White Tip beer: It’s in the can

New ‘summer beer’ launches Saturday

When the Cayman Islands Brewery debuted its summer beer, it was meant to be just that – a limited edition seasonal beer.

Perhaps the brewers didn’t realise that it is summer weather all the time in the Cayman Islands, but they found out quickly that this new flavour was going to be sought after year-round.

“We actually had to launch the real name because people were starting to call it [the summer beer] instead of what it would be,” says James Mansfield, commercial manager for the Cayman Brewery.

And what is the name of the latest addition to the brewery’s lineup?

It’s branded White Tip Lager, and its surprising popularity proves that locals know how to cull the sharks from the fishes.

While many locals have already tasted this new lager, the first canning of the beer is being celebrated with an official launch party on Saturday, 23 July, from 3-6pm at Rackam’s waterfront bar.

“There will be free samples of beer and then you can buy the beer at happy hour prices,” Mansfield tells Weekender.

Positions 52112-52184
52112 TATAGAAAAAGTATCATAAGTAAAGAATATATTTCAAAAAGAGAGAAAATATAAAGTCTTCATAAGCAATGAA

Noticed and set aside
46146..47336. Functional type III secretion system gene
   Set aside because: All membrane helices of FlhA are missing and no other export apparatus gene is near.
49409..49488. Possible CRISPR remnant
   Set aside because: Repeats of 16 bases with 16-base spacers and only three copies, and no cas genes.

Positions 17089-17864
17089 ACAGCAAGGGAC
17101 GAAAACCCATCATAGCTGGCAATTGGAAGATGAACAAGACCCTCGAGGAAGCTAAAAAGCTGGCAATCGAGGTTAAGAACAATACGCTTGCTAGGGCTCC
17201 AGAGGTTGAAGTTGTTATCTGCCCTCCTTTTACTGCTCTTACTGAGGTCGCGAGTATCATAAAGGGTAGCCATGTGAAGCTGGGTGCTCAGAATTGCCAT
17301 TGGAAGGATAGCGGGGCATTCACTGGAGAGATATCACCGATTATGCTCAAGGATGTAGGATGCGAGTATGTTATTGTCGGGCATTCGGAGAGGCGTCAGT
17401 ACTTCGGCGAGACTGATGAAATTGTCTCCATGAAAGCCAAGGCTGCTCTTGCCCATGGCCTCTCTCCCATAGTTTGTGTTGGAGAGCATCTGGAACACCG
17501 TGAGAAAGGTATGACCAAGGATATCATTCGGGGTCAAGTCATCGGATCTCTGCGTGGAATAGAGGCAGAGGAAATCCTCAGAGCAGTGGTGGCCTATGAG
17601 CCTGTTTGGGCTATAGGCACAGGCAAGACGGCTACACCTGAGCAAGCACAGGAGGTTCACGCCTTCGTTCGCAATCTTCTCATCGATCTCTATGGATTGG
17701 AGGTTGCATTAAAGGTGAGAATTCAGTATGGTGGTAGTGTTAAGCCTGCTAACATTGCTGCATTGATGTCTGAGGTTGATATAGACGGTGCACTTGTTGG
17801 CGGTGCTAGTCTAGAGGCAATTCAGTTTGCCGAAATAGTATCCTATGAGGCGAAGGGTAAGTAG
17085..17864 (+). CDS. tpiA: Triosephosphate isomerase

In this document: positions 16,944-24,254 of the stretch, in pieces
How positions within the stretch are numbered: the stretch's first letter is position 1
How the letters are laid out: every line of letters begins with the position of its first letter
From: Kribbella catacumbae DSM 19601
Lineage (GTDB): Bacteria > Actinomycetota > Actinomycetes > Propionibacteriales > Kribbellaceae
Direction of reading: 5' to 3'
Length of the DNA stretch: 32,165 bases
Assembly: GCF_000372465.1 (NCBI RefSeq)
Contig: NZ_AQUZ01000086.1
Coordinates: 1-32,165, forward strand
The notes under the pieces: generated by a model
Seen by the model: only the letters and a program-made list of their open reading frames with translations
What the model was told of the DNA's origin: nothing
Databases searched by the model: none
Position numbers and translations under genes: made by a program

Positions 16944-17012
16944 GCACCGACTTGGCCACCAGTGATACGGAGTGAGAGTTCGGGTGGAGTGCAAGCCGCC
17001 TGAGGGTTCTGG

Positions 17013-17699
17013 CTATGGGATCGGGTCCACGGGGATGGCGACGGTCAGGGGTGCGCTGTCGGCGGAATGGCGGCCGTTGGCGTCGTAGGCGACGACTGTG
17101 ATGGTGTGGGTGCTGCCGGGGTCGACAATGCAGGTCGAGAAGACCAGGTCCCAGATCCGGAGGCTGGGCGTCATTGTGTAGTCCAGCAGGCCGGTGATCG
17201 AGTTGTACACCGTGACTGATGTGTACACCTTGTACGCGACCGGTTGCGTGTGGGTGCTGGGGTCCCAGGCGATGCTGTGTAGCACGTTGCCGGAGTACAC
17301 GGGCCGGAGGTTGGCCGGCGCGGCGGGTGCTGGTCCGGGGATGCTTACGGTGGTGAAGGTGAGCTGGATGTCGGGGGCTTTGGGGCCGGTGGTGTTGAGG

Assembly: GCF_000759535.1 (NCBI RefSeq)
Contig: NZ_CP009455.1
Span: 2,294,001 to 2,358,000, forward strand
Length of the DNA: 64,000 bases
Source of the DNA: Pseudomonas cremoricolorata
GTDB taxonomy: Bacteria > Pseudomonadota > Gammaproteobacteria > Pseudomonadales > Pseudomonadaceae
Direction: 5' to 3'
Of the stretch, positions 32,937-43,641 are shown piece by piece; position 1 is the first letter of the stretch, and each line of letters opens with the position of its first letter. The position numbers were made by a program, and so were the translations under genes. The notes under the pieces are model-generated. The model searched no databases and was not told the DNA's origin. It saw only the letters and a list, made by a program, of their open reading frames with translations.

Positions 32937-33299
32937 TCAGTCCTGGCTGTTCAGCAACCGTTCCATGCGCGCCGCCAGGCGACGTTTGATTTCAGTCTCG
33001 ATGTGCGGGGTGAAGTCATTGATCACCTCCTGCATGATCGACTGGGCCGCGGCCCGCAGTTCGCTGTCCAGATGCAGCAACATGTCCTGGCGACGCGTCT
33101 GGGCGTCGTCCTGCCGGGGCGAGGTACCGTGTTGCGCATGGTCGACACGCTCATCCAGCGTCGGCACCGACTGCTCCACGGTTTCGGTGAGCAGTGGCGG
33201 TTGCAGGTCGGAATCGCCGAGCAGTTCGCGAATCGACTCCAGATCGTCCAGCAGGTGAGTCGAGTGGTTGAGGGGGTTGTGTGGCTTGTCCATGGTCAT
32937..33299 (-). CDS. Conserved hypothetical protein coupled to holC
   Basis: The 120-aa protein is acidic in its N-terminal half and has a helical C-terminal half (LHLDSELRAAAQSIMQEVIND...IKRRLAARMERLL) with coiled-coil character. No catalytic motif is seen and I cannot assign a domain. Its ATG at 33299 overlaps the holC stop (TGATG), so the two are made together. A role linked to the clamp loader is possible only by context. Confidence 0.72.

Have a beer, help a shark

The cans were designed in partnership with the Department of Environment to spread awareness about the importance of shark conservation and to raise money for the cause.

Five cents from the sale of every can of White Tip goes toward the department’s shark conservation efforts.

“They wanted something that was far more interactive and is more than just a flier or a newspaper advert. They wanted something that they could actually use to not only push awareness for it, but raise some money as well,” Mansfield says.

The cans are covered with information about sharks and also feature a 2D barcode that, when scanned by a smart phone, takes the consumer to online information about sharks and their environmental importance.

“LIME will be there [on Saturday] as well, showing us how to use a smart phone to scan and then go to the website,” Mansfield adds.

Representatives from the Department of Environment will also be on hand to clarify any misconceptions or assumptions patrons may have about sharks.

“They’re not all out to get you,” says Olive Dubock, research officer with Marine Conservation International. “There’s roughly between four to five deaths from sharks attacks each year.”

Weekender isn’t afraid of sharks, so meet us there for a can and a scan.

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